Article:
Indonesian workers load rice on a truck at Tanjung Priok Port in Jakarta, Indonesia, on 14 November. Indonesia will import about 1.5m tonnes of rice from Vietnam due to the impact of El Niño. Photograph: Bagus Indahono/EPA

The UN has warned of months of extreme weather in many of the world’s most vulnerable countries with intense storms, droughts and floods triggered by one of the strongest El Niño weather events recorded in 50 years, which is expected to continue until spring 2016.

El Niño is a natural climatic phenomenon that sees equatorial waters in the eastern Pacific ocean warm every few years. This disrupts regular weather patterns such as monsoons and trade winds, and increases the risk of food shortages, floods, disease and forest fires.

This year, a strong El Niño has been building since March and its effects are already being seen in Ethiopia, Somalia, Kenya, Malawi, Indonesia and across Central America, according to the World Meteorological Organisation. The phenomenon is also being held responsible for uncontrolled fires in forests in Indonesia and in the Amazon rainforest.

The UN’s World Meteorological Organization warned in a report on Monday that the current strong El Niño is expected to strengthen further and peak around the end of the 2015. “Severe droughts and devastating flooding being experienced throughout the tropics and sub-tropical zones bear the hallmarks of this El Niño, which is the strongest in more than 15 years,” said WMO secretary-general Michel Jarraud.

Jarraud said the impact of the naturally occurring El Niño event was being exacerbated by global warming, which had already led to record temperatures this year. “This event is playing out in uncharted territory. Our planet has altered dramatically because of climate change,” he said. “So this El Niño event and human-induced climate change may interact and modify each other in ways which we have never before experienced. El Niño is turning up the heat even further.”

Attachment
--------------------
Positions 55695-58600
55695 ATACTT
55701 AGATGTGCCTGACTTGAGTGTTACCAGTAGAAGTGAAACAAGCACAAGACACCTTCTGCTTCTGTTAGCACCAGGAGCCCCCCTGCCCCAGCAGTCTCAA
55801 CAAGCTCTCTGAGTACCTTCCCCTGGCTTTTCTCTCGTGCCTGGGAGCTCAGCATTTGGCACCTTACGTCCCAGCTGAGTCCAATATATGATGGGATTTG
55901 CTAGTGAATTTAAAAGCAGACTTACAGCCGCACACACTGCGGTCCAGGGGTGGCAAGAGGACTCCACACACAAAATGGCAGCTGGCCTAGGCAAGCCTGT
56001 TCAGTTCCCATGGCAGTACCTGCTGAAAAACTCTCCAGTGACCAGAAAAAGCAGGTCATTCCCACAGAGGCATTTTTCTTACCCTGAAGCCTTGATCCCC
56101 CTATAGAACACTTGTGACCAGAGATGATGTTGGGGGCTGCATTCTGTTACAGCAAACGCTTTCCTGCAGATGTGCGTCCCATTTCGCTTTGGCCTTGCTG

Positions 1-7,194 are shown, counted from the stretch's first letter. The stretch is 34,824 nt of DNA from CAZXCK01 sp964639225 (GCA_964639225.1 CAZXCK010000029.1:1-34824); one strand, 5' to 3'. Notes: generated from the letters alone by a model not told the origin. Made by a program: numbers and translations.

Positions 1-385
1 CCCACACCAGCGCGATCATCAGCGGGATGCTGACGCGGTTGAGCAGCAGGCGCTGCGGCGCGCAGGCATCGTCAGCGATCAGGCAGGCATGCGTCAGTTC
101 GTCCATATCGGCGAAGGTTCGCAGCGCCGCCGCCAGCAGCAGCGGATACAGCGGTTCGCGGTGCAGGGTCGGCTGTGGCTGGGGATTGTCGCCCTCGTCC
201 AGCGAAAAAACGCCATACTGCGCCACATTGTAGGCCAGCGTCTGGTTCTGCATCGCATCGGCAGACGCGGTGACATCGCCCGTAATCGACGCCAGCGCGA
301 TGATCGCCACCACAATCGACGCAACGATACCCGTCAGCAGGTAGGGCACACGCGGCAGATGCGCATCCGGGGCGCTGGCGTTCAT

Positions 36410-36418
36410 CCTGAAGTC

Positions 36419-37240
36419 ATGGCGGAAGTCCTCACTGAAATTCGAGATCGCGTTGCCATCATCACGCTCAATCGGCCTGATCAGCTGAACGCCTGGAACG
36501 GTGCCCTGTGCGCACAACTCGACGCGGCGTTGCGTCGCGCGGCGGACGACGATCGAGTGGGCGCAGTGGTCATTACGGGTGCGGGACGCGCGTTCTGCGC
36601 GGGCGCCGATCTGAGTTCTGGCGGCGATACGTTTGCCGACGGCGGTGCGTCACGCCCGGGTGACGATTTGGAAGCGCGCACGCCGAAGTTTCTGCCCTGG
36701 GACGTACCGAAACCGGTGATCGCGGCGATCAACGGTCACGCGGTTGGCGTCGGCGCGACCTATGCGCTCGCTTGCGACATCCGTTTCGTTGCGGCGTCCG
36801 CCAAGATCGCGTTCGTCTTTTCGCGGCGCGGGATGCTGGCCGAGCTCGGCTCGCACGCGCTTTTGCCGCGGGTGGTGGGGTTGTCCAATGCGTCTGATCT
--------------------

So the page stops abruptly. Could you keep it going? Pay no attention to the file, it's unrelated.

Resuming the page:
Read More Here

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NaturalNews
EPA

(NaturalNews) A five-year fire is burning beneath a landfill in a St. Louis suburb, and it’s rapidly approaching an old cache of nuclear waste.

At present, St. Louis County emergency officials are unsure whether or not the fire will set off a reaction that releases a radioactive plume over the city. An emergency plan was put together in October 2014 to “save lives in the event of a catastrophic event at the West Lake Landfill.”

St. Louis County officials warn, “There is a potential for radioactive fallout to be released in the smoke plume and spread throughout the region.”

Many residents are taking precautions; some are buying gas masks, while others are considering moving away. Just recently, over 500 local residents discussed the precarious situation at a church meeting which usually draws in less than 50 people.

EPA not worried about the fire or the nuclear waste

Nothing stands in the way of the uncontrollable landfill fire, which is smoldering hot underneath the trash of the West Lake Landfill of Bridgeton County, St. Louis. This “smoldering event” is not uncommon. Fires ignite and smolder under landfills because the trash becomes so compact and hot. In this case, the fire is brewing less than a quarter mile from an old deposit of nuclear waste that threatens to spread cancer-causing radon gas.

Surprisingly, the Environmental Protection Agency (EPA) isn’t taking the situation very seriously.

EPA officials admit that although the waste may eventually emit radon gas, it won’t affect anything outside the landfill property. This is the same EPA that polluted the Colorado River with 3 million gallons of toxic sludge full of lead, arsenic and other heavy metals. EPA contractors breached a mine, sending the sludge flowing into the Animas river, which quickly turned putrid and murky. That pollution has now spread to New Mexico, Utah and Arizona, infiltrating the countryside with toxic elements. Why should anyone in St. Louis County trust the EPA with radioactive waste?

To make matters worse, the EPA isn’t even worried about the fire reaching the nuclear waste. “We just do not agree with the finding that the subsurface smoldering event is approaching the radiologically impacted material,” said Mary Peterson, director of the Superfund division for EPA Region 7.

There have been no plans to remove the radioactive waste as of yet, leaving local residents baffled and worried. Most residents were unaware of the existence of the radioactive waste, which had been dumped there illegally four decades ago. If it weren’t for activists educating the public about the waste, no one would know.

Radioactive waste comes back to haunt St. Louis

The radioactive waste includes 8,700 tons of leached barium sulfate residue. It was illegally dumped in the West Lake Landfill by Cotter Corporation sometime after World War II and wasn’t discovered by investigators until 1973. The radioactive waste was left behind due to the mishandling of uranium by Mallinckrodt Chemical Works, a company that started out working for the federal government’s Manhattan Project.